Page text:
Open Menu
Open Menu

Reminiscing – The Chevrolet Vega engine line

Published in

1971 Chevrolet Vega 2300 Hatchback Coupe. Photo courtesy GM Media.

[Editor’s note: This “Reminiscing” story, edited by Richard Lentinello, comes to us from Hemmings Classic Car reader Ricky Rupp.]

When I was 20 years old I was employed as an assembler at the Chevrolet Engine Plant in Tonawanda, New York.  I started out working in Plant 1 on the Mark IV assembly line putting in crankshafts in 454-cubic inch V-8 engines. This was in late 1973.

I had been bumped by a higher seniority worker to Plant 4, which built the Chevrolet Vega engine. My first job there was as an inspector on the assembly line just before “hook-up”, which was the job where the pistons were put in the engine block. My second job on the Vega assembly was placing the small Vega engine blocks onto the assembly line. The aluminum blocks weighed only 37 pounds each, and were just picked up by hand off plastic liners on pallets and bolted to the assembly line with a 3/8-inch bolt that was about two inches long.  I also learned a few other jobs there as well.

One such job was at the final end of the Vega assembly line where the engines were taken off the line and had to be hung onto an overhead chain line; this line then took the engines to the test area where they were fired up, the timing set and sound bars put against the blocks to listen for any knocks, etc. This end of the line job included screwing a quick disconnect pipe fitting into the block which filled the engines with oil in a very short amount of time – perhaps 15 to 20 seconds each.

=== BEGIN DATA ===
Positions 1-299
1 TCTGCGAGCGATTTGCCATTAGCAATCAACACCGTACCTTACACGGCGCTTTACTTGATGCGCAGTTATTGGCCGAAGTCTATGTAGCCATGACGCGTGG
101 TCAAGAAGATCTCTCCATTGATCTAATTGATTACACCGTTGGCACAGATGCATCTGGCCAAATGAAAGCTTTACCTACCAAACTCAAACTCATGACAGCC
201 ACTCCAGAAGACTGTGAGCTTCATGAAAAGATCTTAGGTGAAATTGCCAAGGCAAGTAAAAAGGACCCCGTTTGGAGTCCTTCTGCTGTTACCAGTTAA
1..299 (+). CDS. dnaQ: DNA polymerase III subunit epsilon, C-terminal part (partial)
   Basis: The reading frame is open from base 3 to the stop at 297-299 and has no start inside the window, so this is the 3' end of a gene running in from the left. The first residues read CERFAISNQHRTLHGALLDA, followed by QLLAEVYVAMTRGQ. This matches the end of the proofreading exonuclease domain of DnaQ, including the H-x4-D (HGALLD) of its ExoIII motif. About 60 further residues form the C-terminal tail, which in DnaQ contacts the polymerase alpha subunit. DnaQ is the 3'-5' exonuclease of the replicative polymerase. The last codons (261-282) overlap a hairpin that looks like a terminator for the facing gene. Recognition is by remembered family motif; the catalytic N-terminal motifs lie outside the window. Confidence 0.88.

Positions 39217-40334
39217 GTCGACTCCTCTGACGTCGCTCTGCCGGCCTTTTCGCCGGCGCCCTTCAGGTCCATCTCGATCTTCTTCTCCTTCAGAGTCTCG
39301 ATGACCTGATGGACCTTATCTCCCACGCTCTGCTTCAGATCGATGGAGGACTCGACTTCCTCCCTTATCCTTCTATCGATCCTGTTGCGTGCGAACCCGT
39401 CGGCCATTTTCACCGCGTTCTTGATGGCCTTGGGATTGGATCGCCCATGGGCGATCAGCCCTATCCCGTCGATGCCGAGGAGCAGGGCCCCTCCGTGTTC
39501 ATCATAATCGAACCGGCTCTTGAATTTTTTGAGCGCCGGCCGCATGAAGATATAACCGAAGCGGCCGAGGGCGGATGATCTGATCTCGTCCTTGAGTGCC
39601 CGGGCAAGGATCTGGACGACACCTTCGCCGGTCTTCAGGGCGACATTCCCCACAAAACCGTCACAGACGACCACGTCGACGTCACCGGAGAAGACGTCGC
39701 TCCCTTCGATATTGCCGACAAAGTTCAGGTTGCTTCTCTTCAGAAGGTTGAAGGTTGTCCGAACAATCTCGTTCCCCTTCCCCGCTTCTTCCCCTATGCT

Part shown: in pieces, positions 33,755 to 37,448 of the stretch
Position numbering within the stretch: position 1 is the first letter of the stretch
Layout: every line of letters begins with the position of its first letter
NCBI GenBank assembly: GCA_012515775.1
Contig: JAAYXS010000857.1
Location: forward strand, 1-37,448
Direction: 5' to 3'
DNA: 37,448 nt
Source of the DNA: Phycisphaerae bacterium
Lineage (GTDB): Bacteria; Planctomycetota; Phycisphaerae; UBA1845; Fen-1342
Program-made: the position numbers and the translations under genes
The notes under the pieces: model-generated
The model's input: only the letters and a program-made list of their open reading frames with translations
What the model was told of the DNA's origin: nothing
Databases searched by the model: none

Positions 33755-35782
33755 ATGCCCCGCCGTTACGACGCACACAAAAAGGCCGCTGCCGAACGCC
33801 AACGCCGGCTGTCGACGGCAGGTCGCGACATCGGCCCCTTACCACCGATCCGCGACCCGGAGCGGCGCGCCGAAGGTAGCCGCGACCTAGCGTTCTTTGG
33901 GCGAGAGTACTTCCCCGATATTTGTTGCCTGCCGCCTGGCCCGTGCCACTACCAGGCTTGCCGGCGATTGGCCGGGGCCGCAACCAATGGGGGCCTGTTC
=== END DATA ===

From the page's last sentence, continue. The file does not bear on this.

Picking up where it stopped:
As for the Cosworth twin-cam, those engines were assembled in a room which had a constant cool temperature setting. I had an inspector chum that worked in that room on 2nd shift and assembled the Cosworth engines by hand. I would go into that engine room during the hot summer days on my 23 minute breaks to cool off.

I continually got laid off during my time working there due to the gas crisis of the 1970s. I never went back there after my final layoff as I moved out of New York and missed my recall rights. I finished up my working days as a school bus ASE Certified Master technician which was a rewarding job as I helped get children to school safely. I am now retired and enjoy working on my 1964 Plymouth Fury and am currently restoring a 1984 Dodge Rampage pickup slowly but surely.